#10:  Sloppy books and records
If your partnership keeps sloppy books and records (non-contemporaneous entries, lack of entries altogether, failure to properly characterize and document additional cash provided by one or both of the partners for the benefit of the partnership, commingling of funds, etc.), there is an excellent chance that when it comes time to settle up and pay out profits (or require more money in the form of cash calls), there will be a vigorous dispute over who is entitled to what. 
Example: We had a developer client who was in a joint venture with another developer for a number of years and several development projects.  Over that period of time, the joint venture needed money beyond the partners’ initial capital contribution.  Our client had enough money to address the joint venture’s need; his partner did not.  Our client provided substantial additional funds to the joint venture over many years, but failed to characterize his additional contributions as additional capital contribution.  A dispute arose as to whether our client’s additional funds should be treated as additional capital contributions or a loan to the joint venture.  Treating them as additional capital contributions would mean our client would be entitled to a greater percent of the profits; if treated as a loan, the partners’ profit shares would not change.  The difference between those two methods of characterizing our client's additional funds amounted to a seven-figure dispute.  This dispute ended up going to trial and, while our client was happy with the outcome, the expense of going to trial, not to mention the time and aggravation, was significant and could have been avoided had the client had a better operating agreement (the defective operating agreement our client used was drafted by another lawyer, not by us; our operating agreement always addresses and documents how additional partner funding is handled and characterized and, therefore, would have avoided any dispute on this point) and/or had kept more accurate books and records.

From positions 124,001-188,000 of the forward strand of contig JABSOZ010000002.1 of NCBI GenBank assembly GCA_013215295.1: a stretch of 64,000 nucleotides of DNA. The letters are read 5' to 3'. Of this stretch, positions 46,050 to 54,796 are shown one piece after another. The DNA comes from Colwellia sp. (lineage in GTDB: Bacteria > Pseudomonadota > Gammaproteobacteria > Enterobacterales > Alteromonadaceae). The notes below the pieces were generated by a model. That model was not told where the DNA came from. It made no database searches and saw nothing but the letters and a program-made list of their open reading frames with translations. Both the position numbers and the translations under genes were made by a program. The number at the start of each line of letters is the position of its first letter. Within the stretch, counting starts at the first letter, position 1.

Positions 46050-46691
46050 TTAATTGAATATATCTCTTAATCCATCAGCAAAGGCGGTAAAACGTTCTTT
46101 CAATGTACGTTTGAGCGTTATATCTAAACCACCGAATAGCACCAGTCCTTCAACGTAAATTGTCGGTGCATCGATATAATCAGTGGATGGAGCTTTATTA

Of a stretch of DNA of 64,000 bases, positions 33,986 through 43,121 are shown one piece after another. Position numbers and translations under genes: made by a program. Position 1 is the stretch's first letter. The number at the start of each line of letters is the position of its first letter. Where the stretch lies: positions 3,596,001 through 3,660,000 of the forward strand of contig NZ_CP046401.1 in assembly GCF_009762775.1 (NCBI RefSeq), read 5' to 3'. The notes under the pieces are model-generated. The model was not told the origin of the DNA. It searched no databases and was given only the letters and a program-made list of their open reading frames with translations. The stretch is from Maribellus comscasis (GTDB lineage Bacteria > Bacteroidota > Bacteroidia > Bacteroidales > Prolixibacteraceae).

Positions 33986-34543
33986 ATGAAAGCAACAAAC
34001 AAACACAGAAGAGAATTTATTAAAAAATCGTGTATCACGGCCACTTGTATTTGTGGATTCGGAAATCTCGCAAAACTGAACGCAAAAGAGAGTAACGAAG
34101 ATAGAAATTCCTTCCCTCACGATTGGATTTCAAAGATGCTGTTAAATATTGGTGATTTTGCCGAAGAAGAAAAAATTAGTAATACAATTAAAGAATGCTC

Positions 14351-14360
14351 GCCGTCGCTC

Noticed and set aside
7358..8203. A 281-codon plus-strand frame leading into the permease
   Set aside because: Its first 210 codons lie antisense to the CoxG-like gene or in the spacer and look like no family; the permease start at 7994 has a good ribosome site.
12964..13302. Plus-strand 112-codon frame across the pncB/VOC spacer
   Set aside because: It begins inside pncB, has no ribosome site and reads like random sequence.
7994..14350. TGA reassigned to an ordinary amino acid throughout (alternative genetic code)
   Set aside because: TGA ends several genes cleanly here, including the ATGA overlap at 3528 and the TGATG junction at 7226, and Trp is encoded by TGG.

Solution: Do whatever it takes to nip this problem in the bud now.  Clean up your books and records immediately.